Minimum Plywood Thickness
The International Residential Code specifies 3/8-inch plywood for sheathing walls with a standard stud spacing of 16 inches, if the siding is nailed to the studs through the sheathing. When shopping for 1/2-inch exterior-grade plywood, you may only be able to find 15/32-inch material.
Subsequently, one may also ask, what type of sheathing is used for exterior walls?
Five common structural exterior sheathing options include wood-based, gypsum, glass mat, cement board, and Barricade® Thermo-Brace®. Plywood sheathing is made from whole sheets of wood that are cross-laminated, which give the boards strength and stiffness. This helps with expansion and contraction.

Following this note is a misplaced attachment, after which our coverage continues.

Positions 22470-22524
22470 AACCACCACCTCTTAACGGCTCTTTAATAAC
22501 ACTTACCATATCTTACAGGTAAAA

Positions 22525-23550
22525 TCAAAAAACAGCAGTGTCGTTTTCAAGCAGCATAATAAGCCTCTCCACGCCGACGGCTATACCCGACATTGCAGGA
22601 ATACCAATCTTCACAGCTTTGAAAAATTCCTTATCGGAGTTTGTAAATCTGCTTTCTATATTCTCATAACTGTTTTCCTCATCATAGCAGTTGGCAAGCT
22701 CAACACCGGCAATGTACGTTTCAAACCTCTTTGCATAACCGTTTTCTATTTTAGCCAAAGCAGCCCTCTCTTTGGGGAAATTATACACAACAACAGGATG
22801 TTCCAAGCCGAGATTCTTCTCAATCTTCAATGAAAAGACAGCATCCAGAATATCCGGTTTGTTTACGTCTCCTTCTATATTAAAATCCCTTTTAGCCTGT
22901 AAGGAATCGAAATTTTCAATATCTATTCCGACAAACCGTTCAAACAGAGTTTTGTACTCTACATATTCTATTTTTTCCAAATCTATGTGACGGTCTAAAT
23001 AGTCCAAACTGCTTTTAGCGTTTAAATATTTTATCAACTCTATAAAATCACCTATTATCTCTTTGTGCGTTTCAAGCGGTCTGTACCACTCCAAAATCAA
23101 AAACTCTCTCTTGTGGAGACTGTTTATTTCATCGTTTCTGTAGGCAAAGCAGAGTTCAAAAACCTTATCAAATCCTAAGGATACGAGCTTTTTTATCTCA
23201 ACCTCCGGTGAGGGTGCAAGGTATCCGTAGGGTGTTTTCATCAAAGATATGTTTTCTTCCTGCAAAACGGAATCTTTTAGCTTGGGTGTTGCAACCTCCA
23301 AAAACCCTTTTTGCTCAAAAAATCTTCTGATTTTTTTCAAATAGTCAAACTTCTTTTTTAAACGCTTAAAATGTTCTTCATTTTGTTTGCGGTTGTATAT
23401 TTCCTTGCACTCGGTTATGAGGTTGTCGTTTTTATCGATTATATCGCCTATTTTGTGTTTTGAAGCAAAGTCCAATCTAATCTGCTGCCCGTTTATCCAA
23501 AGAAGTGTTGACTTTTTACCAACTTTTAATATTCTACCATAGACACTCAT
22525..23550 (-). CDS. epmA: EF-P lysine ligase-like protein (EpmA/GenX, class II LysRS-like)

Subsequently, question is, can you use OSB for exterior walls? OSB is sold in 4-by-8-foot or 4-by-10-foot sheets. Studs behind the OSB are on 24-inch or 15-inch centers, making it easy for you to align the nails and secure the OSB to the exterior. Paint the OSB with two coats of a premium exterior topcoat. Use a topcoat that will stand up to the weather in your area.
Also Know, can you use plywood outside?
Exterior plywood is not restricted to outdoor use. It’s almost always used as a subfloor in most homes so that its waterproof qualities will resist moisture from below or water that may be spilled from above. Exterior plywood can also be used on countertops around sinks or even inside cabinets.
What size plywood do you use for exterior walls?
The International Residential Code specifies 3/8-inch plywood for sheathing walls with a standard stud spacing of 16 inches, if the siding is nailed to the studs through the sheathing. If the nails penetrate the sheathing, but not the studs, the minimum plywood thickness that the IRC designates is 1/2 inch.